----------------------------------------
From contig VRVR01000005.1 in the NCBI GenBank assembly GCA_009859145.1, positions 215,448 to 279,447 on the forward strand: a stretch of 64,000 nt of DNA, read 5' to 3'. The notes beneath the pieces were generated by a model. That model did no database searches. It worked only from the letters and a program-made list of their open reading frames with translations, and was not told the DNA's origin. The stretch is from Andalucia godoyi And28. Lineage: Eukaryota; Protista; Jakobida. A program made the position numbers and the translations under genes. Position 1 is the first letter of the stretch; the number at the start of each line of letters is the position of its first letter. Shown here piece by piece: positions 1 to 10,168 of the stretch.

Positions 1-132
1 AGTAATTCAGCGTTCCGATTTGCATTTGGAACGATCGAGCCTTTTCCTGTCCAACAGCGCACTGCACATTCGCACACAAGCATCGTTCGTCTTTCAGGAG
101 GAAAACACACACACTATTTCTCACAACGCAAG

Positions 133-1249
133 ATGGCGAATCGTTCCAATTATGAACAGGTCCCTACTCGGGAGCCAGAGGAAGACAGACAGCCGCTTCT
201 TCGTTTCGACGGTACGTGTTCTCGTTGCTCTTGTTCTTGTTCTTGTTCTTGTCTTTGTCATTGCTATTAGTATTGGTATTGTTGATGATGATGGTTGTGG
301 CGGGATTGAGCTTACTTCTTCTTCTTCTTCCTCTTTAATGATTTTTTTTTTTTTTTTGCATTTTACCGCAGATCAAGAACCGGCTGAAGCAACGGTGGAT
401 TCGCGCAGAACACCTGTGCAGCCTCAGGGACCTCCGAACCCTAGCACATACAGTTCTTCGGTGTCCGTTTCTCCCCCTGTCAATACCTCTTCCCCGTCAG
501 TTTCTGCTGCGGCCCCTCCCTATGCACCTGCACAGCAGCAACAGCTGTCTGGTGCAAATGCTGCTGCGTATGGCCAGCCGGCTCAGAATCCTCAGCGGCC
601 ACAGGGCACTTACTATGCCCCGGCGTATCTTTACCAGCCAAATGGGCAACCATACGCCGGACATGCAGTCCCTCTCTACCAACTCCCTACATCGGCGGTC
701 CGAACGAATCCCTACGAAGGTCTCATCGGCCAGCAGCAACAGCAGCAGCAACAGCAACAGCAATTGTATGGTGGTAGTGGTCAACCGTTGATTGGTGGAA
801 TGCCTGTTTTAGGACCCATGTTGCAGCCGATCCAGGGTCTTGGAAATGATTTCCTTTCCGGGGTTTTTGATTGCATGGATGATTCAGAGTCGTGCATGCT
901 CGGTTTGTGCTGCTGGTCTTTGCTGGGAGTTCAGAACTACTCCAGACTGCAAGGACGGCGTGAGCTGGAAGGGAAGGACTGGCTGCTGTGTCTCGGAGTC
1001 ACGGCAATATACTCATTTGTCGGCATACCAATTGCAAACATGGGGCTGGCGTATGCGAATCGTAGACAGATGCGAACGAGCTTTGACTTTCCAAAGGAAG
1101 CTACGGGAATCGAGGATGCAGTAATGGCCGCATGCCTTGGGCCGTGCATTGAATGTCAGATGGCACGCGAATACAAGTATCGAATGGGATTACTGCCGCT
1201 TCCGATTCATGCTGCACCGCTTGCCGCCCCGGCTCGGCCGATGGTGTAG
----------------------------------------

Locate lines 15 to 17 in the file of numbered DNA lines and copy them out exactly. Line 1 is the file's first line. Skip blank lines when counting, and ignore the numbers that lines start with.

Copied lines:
1001 ACGGCAATATACTCATTTGTCGGCATACCAATTGCAAACATGGGGCTGGCGTATGCGAATCGTAGACAGATGCGAACGAGCTTTGACTTTCCAAAGGAAG
1101 CTACGGGAATCGAGGATGCAGTAATGGCCGCATGCCTTGGGCCGTGCATTGAATGTCAGATGGCACGCGAATACAAGTATCGAATGGGATTACTGCCGCT
1201 TCCGATTCATGCTGCACCGCTTGCCGCCCCGGCTCGGCCGATGGTGTAG